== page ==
Portraiture in Spray Paint
James Dean Erickson (Col ’08) was a 2008-2009 Aunspaugh Fellow at the studio arts department. He paints large format portraits of people he meets on or near Grounds. Over the past two years, he has also offered his own home as temporary shelter to friends he makes among the homeless community. “I view my painting as an act of gratitude to the people who have an influence on me,” says Erickson. This summer, he will travel in Italy before pursing graduate studies at the Pennsylvania Academy of the Fine Arts in Philadelphia.
Seven. Acrylic, spray paint, marker on cardboard. 84" x 108", 2007.
When Erickson first saw him, Seven was walking with a staff and a bible down a Charlottesville street. “He is a spiritual provider for the underprivileged,” says Erickson. “He never says, ‘I think,’ but instead says ‘God tells me.’” In 2007, Erickson briefly shared his Lawn room with Seven. “Every day, Seven would challenge me with his thinking about theology,” says Erickson. “I tried to capture his spirituality in my portrait of him.”
Jay. Acrylic, spray paint, marker on cardboard. 72" x 90", 2007.
This portrait of Jay was the first in a series of large format portraits of men that Erickson hosted in his own living space. Originally from Michigan, Jay was in Charlottesville for the summer of 2007. “I felt like knowing Jay, I got to watch him move from darkness into light, his life turned around,” says Erickson. Jay now lives in Illinois and works in construction. “The scale and color of this portrait allowed me to express my gratitude toward him. It’s like a thank you letter,” says Erickson.
Tommy. Acrylic, latex paint, spray paint, coffee, chocolate sauce, glue on cardboard. 108" x 132", 2007.
Erickson met Tommy on the Corner. “He was a familiar face for students until he passed away last fall,” says Erickson. Tommy stayed with Erickson in his Lawn room for a while. “The Lawn is traditionally a place of welcome for visitors, tourists. I felt like I could offer a place of rest in my room and built a bunk loft with help from a friend,” says Erickson.
Kwaku. Acrylic, marker, spray paint on cardboard. 72" x 90", 2007.
Kwaku, originally from Ghana, works as a sandwich maker at Little Johns on the Corner. His wife’s graduate studies brought him to Charlottesville along with their three children. “He’s an artist and makes clothes and jewelry that he sells at the Charlottesville City Market,” says Erickson. “I admire the struggle that he goes through to support his family and his peaceful, mellow presence.”
Fast Eddie. Oil paint, latex paint, spray paint, charcoal on Tyvek cloth. 60" x 84", 2008.
Born and raised in Charlottesville, Eddie is an advocate for the homeless and lived briefly with Erickson on the Lawn. “He’s very intelligent, a member of Mensa,” says Erickson. “He taught me to think about social problems in a practical way. My approach has always been artistic and relational. He taught me a lot about the reality of housing and poverty and the concrete things that can be done.”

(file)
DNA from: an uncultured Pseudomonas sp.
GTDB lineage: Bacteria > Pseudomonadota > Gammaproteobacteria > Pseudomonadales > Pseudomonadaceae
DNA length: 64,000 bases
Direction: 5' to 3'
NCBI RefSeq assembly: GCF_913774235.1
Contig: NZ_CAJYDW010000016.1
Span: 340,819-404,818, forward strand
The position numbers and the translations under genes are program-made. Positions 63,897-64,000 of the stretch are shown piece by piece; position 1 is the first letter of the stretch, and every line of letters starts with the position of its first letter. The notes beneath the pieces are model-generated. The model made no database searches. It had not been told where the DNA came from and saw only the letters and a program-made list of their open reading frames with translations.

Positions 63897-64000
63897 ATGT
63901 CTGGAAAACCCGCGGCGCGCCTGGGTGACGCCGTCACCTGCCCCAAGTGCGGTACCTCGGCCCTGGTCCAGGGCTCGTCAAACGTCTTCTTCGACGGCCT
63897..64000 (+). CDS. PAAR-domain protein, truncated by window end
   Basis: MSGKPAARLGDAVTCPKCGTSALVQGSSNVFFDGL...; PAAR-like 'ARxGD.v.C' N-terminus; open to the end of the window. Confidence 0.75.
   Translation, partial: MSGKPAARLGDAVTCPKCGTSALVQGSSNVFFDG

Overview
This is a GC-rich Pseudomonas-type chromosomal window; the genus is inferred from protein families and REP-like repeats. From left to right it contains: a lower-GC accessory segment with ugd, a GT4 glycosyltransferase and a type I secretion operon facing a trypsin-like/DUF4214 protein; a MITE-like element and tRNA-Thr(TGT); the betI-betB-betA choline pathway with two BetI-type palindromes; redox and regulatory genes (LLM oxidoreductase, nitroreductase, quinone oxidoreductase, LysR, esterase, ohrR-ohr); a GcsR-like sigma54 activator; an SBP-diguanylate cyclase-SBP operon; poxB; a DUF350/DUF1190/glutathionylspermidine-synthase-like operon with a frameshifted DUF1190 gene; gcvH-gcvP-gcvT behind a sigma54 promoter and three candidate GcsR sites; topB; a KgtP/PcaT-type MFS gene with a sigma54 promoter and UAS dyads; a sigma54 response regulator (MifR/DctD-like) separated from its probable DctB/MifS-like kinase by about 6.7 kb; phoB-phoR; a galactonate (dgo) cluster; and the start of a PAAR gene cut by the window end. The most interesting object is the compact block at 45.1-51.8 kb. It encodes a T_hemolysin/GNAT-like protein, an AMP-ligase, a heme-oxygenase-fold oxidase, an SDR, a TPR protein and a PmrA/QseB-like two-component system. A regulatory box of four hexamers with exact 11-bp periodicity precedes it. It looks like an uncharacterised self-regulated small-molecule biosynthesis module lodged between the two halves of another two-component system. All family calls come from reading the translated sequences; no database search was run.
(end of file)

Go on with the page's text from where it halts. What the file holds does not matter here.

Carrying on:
Jack. Graphite, charcoal, white chalk on cardboard. 66" x 84", 2008.
Erickson met Jack through “On Our Own of Charlottesville” on Fourth Street. A poet and thespian; Jack is another who lived with Erickson. “He demonstrated the creative process with words, turning life experience into articulated thought in an aesthetically pleasing way,” says Erickson.
Paul and Jeff: The Desciples of Cville. Acrylic, oil, latex paint, spray paint, ballpoint pen, charcoal, graphite, marker on canvas and paper. 60" x 75", 2008.
In the early morning, Erickson saw Paul and Jeff sharing breakfast behind Elliewood Avenue. “The moment of gentle stillness in this disheveled environment struck me,” says Erickson. Erickson invited his subjects to title the piece and attach the title to the painting itself.
James: This is Life at Its Best. Acrylic, wine wash, spray paint on cardboard. 99" x 120", 2009.
James spends time under the train bridge at 14th Street and University. “He calls out to people, reminds them to smile. Such a simple vocation,” says Erickson. James titled the painting, “This is Life at Its Best.” “I like that title because James was explaining what fulfills him, what makes him happy, and [it] confounds some of the expectations people might have about an image like this,” says Erickson.
Mira: Moj Kruh Svagdasnji. Acrylic, oil pastel, spray paint on cardboard. 102" x 128", 2009.
Mira emigrated from Croatia and works in housekeeping at Ruffin Hall, the new studio art building. “She is there for long hours every day. She is like a mother to all the art students, feeds us, takes an interest in our work. She has a lot of wisdom about the world that we totally lack because she lived through war,” says Erickson. Mira titled the work in Croatian; Moj Kruh Svagdasnji translates to “My Daily Bread.”
Cora. Acrylic, oil pastel, spray paint, graphite on homosode that was once a wall in the Dells, the former studio art building. 96" x 120", 2009.
Cora works as a sandwich maker at The Castle, on the lower level first floor of Bonnycastle dormitory. “At first, she was hesitant about being painted in her work uniform,” says Erickson. “But one of the things that I really admire about her is that she finds the path to peace through work, does everyday things for the glorification of God.”
Jimmy Wood. Walnut ink heightened with gesso and chalk on cardboard. 110" x 125", 2009.
When Erickson saw Jimmy outside White Spot, he was stuck by his extraordinary face. “It revealed that he’d lived an unusual life. He’s a traveler,” says Erickson. “I really believe that there are extraordinary things to be discovered about everyone. You just have to find a common language, a conversation, a painting, something.”